With respect to method, I find Snodgrass’s rejection of form-critical assumptions helpful. While Dodd and Jeremias remain bright lights, Snodgrass calls into question whether they really illuminate the text as we have it. In addition, while Snodgrass occasionally cites some of the literary studies (Funk, Crossan, Via), he does nothing that looks at all like the postmodern studies popular in the late 1960s.

Is his skepticism of the assumptions of earlier studies valid? Does his method actually “work” for reading the parables accurately?

Bibliography: Klyne Snodgrass, Stories with Intent.  Grand Rapids, Mich.: Eerdmans, 2008.

12 thoughts on “Reading the Parables of Jesus – Klyne Snodgrass

  1. “What sets Snodgrass apart is his assumption that the parables are the authentic voice of Jesus and he rarely discusses matters of authenticity”. After going through some of the earlier posts, this sentence caught my attention. By rejecting some of the earlier skepticism, Snodgrass’ scholarship does more to respect the authority of the Scripture (by assuming original form) and focus instead on the intent of the parable. His method of categorizing parables topically also seems to fit well with how Jesus taught and offers an applicable method for teaching and study. As pointed out in the post, Snodgrass’ research is more than just academic. In my opinion, his method of study is more beneficial to actually understanding the parable because it does not seek alter or read into the text in any way. Looking forward to using this for the parable paper.


    • I agree with what you said Scott. Snodgrass’ “method of study is more beneficial to actually understanding the parable because it does not seek [to] alter or read into the text in any way.” This is a great observation. The other methods seemed to get lost in the quest for authenticity and finding what may or may not have been added during the transmission process. As was stated in the main post, Snodgrass assumes “…that the parables are the authentic voice of Jesus and he rarely discusses matters of authenticity.” This assumption allows for clearer reading of the parables. I really appreciate Snodgrass’ “Adapt the Parable” section. This goes beyond the purely academic study into the application. The fact that Snograss goes does not get bogged down by skepticism and goes into application as well as academic interpretation gives honor to the whole reason for the Parables. If we get to stuck in the historical and form criticism of the Parables, we miss the whole point. His skepticism of the earlier studies is valid in that he bring the focus back to the Parable itself and not the surrounding form details. His method works for reading the parables accurately because his assumption of the authentic voice of Jesus gives authenticity to the parables and allows for them to be viewed with clarity.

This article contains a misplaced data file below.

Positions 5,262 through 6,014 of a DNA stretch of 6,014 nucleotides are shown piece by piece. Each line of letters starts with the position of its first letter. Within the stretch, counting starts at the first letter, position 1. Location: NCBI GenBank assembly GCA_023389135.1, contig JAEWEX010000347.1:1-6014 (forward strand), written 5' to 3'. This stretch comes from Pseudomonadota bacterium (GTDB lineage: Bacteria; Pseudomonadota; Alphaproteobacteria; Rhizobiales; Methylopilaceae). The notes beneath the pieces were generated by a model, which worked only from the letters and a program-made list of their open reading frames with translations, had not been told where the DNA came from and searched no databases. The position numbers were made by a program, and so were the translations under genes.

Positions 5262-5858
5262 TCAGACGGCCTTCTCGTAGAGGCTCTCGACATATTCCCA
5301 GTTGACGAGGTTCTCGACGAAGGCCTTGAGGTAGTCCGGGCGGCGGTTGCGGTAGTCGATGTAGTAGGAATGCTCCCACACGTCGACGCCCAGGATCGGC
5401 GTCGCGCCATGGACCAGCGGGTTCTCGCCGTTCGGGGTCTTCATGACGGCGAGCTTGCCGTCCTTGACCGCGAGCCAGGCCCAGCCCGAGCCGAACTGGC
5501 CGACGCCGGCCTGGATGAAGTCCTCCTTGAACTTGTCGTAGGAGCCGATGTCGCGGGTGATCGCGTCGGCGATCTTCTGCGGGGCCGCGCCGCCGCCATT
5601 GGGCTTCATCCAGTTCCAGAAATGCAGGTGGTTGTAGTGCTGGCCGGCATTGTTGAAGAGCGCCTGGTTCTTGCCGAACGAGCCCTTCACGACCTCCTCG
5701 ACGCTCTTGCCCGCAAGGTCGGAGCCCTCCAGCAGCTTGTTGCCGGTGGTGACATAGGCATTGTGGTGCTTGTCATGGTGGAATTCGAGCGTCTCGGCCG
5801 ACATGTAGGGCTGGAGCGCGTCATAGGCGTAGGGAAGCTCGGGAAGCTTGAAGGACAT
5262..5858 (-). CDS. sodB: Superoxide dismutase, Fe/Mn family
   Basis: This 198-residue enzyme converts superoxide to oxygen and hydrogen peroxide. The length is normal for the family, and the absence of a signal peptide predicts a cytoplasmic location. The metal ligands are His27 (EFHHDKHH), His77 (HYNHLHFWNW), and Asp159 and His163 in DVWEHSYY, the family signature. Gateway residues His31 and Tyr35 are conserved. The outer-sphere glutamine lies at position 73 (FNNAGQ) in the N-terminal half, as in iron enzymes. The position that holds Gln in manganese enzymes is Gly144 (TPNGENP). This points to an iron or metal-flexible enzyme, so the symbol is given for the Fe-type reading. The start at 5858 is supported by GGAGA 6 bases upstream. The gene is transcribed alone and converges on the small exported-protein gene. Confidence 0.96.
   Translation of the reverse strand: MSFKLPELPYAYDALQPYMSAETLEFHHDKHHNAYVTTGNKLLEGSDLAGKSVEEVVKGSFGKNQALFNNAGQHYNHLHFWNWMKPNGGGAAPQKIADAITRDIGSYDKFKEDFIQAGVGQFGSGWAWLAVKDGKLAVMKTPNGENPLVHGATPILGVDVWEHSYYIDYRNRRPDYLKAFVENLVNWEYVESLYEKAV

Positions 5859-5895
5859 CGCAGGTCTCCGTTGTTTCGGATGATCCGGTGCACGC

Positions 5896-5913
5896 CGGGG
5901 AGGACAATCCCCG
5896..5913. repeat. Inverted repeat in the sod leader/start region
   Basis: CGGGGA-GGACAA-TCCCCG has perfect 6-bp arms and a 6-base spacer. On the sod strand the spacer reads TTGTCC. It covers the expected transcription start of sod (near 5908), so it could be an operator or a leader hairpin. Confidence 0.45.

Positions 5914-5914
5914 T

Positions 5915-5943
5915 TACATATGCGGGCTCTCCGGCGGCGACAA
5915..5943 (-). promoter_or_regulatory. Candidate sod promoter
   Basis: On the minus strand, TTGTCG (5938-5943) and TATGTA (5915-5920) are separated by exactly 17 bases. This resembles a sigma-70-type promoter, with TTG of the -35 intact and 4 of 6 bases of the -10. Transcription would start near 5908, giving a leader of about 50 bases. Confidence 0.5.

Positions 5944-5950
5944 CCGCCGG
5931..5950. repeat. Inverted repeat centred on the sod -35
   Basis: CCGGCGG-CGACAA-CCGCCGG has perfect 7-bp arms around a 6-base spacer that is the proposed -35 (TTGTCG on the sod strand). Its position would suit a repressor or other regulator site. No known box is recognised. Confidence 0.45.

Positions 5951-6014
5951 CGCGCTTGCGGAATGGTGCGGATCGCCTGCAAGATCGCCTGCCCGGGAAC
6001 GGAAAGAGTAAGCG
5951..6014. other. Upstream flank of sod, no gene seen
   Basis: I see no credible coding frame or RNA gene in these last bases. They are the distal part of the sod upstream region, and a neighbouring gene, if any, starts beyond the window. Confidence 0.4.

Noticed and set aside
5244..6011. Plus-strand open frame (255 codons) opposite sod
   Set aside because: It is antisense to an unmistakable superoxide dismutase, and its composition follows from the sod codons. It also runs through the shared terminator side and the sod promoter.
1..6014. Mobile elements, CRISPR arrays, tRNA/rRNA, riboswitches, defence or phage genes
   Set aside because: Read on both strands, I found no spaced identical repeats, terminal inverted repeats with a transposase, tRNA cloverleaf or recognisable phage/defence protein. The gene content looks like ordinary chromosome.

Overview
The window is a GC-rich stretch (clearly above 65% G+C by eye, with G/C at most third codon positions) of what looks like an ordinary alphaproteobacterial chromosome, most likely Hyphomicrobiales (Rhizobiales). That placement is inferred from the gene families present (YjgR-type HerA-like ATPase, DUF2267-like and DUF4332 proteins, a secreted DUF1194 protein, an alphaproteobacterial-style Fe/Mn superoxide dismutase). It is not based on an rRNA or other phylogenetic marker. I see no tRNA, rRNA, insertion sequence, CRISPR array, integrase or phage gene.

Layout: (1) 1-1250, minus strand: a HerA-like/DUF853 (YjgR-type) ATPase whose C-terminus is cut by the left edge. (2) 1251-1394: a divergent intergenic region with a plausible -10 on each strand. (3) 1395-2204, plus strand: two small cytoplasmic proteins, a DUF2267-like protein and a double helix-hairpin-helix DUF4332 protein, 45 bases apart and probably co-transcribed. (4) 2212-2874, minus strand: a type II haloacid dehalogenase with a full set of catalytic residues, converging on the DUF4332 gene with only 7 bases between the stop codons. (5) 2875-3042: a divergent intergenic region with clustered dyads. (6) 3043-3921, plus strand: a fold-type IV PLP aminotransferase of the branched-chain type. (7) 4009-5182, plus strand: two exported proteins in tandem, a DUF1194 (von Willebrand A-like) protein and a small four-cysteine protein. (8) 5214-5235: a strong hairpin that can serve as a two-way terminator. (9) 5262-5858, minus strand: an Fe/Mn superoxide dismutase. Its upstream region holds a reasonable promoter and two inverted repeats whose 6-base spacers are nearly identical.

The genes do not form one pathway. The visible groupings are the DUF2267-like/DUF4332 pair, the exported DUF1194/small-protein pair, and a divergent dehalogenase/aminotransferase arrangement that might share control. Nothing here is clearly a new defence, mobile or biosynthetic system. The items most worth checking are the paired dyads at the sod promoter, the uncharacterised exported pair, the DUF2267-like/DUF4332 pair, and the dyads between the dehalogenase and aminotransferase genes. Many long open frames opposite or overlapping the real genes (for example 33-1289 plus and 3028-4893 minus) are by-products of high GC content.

2. I believe that Snodgrass introduces an excellent method of studying the parables, and his book serves as an excellent resource to dig deeper and discover the not only the context of the parable within the time period but also the theological issues or questions to work through in the interpretation process of the parable. After choosing a parable for my upcoming paper, this book was the first one I picked up for my research. I highly respect that within his introduction, Snodgrass takes the time to explain parables in the context of Second Temple Period Judaism as well as the Greco-Roman world. In this way, Snodgrass reveals the importance of understanding the parable within the time period. Similarly, in Mark Strauss’ Four Portraits, One Jesus, his first principle in interpreting the parables is to interpret them in the context of Jesus’ ministry. Some parables had cultural implications that are not present within our culture today; thus, knowledge of the culture at the time gives the parable a whole new significance and meaning. The context of the parable as well as the time period and group of people to whom it was written are all crucial elements if we as individuals are seeking to understand Jesus’ intent in using these parables as a central part of his ministry. In his section “issues that require attention”, Snodgrass understands and recognizes the theological questions that inevitably arise within parables and also attempts to work through these issues. By addressing these, he gives the reader something to chew on and also provides a wonderful example of not only attempting to interpret the parable when reading it but also to look for problems and attempt to work through them rather than to avoid them or put them on the back burner. I appreciate that Snodgrass does not hold to all parables having only one main point, while he does introduce some that he believes to have only one central point, but also recognizes some parables having two or three points and others containing allegorical elements. Not only does he attempt to give the reader an understanding of the parable within the context in which it was written, but he also devotes a section to adapting the parable in a way that is applicable to readers today. In this way, he acknowledges and appreciates the historical and cultural implications and significance of the time, but also leaves room for there to be universal truths that are applicable to all generations including us. I believe this method to be very workable for accurately studying the parables, although I definitely would not object to utilizing other resources. I am definitely a fan of using many resources and studying multiple methods rather than sticking to just one. However, I see no error within Snodgrass’ method and would definitely recommend this book for others attempting to study and understand the parables of Jesus.